Test for Trumplomacy

It was the mother of all press conferences! For over an hour United States President Donald Trump answered questions about his meeting with North Korean leader Kim Jong-un, from a sceptical US media and, interestingly, a friendly Asian (one Chinese, one South Korean and one Singaporean) media. The Asians sounded grateful that Trump had taken this initiative. The Americans were not willing to believe that he was not all bluff and bluster.

Within minutes of the US-North Korea joint statement being read out, television channels and Twitter were flooded with scepticism. Look, he pokes a friendly neighbour in the eye one day and trusts a hostile dictator the next. The deal with Kim will, of course, be the real test of Trump’s diplomacy. If his ‘Trumplomacy’ clicks and Kim delivers, he may well secure a second term, or at least a Nobel Peace Prize. If Kim goes home and has memory loss, Trump will be Jimmy Carter Mark II. President Carter put his eggs in the Iran deal basket and faced ignominy. Trump has placed his diplomatic eggs in the Korean deal. Much is at stake in the Kim deal for US relations with China, Japan, South Korea and, indeed, much of Asia. This tail will wag the dog.

Trumplomacy is not all bluff and bluster, even if America’s East Coast liberals and the Washington, DC, foreign policy establishment think so. At its core lies Trump’s ‘America First’ policy. It still sells, at home. No one can take the US for granted. Neither foe nor friend. When asked who would pay for the cost of North Korean denuclearisation, Trump was quick to answer—Japan, South Korea and China! After all, they are the primary beneficiaries of a denuclearised North Korea.

That has been Trump’s message to European members of NATO. You want security cover, pay for it or go get it for yourself. Only Japan’s Shinzo Abe has tried to take that message seriously and get his people to help him amend Japan’s constitution so that the government can fund and raise a regular army, air force and navy. But, even Abe has found it difficult and has had to go soft on China. Trump is not yet ready to pull US troops out of South Korea, but has said he will stop funding war games. The DC thinkers and CNN commentators were aghast! If the two Koreas make up, who needs the war games?

Incidentally, Trump was right to ask why Russia was not present at the G7 table. The G7 is an anachronism anyway. The US could get more out of Russia being part of that group than Canada or Italy. That is the point of Trumplomacy. It asks some basic questions about global balance of power that can be very discomfiting for yesterday’s powers and puzzling to tomorrow’s.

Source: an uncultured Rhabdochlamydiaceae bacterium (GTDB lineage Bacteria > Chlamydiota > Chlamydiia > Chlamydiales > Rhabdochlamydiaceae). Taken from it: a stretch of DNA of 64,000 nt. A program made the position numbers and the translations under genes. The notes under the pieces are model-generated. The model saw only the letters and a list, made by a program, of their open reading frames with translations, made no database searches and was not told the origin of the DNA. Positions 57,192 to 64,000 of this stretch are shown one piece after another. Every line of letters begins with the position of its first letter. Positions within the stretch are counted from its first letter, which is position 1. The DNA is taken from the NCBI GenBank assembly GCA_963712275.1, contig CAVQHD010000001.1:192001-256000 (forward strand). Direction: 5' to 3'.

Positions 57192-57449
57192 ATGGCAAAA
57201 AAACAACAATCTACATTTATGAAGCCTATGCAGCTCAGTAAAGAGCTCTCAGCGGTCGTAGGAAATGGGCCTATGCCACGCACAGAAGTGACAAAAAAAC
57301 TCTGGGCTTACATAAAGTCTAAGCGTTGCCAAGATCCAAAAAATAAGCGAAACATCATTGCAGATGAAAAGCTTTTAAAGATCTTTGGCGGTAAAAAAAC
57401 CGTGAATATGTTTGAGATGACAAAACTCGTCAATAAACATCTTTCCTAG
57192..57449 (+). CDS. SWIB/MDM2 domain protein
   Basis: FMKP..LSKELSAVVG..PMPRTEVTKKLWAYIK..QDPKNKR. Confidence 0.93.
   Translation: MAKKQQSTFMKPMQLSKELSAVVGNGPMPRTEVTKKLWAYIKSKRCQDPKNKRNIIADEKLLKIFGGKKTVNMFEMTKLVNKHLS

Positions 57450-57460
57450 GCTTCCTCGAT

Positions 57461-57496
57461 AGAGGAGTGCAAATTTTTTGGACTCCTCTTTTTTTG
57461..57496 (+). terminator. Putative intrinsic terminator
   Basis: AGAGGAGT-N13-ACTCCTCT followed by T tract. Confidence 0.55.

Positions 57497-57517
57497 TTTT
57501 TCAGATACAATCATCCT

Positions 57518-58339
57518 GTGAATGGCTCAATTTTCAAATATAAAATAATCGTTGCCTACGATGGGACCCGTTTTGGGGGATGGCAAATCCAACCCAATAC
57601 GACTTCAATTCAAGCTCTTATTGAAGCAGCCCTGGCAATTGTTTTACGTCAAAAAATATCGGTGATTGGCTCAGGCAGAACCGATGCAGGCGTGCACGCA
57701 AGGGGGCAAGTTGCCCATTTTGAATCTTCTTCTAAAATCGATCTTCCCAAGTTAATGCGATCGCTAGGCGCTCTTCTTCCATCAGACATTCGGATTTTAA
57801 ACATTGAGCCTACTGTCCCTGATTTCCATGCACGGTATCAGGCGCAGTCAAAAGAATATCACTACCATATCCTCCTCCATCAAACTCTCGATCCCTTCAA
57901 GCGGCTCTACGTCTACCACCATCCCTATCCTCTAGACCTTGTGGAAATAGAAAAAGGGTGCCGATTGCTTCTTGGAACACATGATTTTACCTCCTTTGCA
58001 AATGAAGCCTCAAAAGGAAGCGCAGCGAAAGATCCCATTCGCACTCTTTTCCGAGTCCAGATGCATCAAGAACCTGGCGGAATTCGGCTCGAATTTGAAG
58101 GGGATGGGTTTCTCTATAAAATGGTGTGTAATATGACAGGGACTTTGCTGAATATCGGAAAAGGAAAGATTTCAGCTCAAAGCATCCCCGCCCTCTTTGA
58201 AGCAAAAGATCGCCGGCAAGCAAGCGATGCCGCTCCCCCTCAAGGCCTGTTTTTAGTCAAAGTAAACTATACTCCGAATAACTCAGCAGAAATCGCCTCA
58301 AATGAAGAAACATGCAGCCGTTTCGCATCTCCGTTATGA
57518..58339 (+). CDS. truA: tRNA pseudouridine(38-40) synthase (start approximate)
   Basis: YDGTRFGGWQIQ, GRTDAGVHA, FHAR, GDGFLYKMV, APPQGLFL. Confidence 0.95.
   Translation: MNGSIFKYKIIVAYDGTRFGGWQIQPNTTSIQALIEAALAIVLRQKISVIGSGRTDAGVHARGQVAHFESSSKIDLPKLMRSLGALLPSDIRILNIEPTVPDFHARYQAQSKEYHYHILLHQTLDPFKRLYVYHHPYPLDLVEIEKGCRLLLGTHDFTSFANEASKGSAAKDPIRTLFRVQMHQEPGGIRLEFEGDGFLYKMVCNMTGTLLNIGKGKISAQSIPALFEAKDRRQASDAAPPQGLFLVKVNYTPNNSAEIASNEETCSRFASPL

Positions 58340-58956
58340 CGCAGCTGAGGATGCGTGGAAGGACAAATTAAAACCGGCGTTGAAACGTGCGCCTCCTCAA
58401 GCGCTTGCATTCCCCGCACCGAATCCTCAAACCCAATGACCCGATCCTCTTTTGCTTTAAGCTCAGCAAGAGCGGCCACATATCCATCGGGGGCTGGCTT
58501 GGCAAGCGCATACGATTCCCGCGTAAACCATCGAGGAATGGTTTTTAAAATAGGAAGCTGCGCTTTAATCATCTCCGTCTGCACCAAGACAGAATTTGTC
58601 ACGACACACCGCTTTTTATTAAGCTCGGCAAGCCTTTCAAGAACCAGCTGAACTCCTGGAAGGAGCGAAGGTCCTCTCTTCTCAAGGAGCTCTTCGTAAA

Trumplomacy implies, on the one hand, increased self-reliance in defence among US allies and, on the other, the shift from ‘free trade’ rules to ‘fair trade’ rules. If Canada’s overly smart prime minister does not get it, he will be shamed. “We are America, bitch!”—as one Trumplomat explained to a DC think-tanker. That admonishment of Trudeau Junior was also a message to Kim Sub-Junior.

If Trump sceptics are proved right and Kim does not deliver on his promises, both the US president and American prestige will take a beating. If, however, Kim has reasons to deliver and keeps his side of the promise, it will not only boost Trump’s image, but will alter the dynamics of Asian security. The Singapore summit is, therefore, a true test for Trumplomacy.

Indian foreign and trade policy makers should draw appropriate lessons. Trump can be a friend to India, but he can hurt India, too. Recent statements of Commerce and Industries Minister Suresh Prabhu on US-India trade issues were aimed at soothing ruffled American feathers. On the other hand, Prime Minister Narendra Modi has been smart enough to spread India’s diplomatic eggs around. His recent overtures to Chinese President Xi Jinping and Russian President Vladimir Putin should be viewed as such. Not as a “strategic reset” as part of some ‘grand strategy’, but as smart risk management. International relations scholars require a quick lesson in risk and uncertainty so that they can explain rational national decisions in a changing world more intelligently than to theorise on thin evidence.

Baru is an economist and a writer.

He was adviser to former prime minister Manmohan Singh.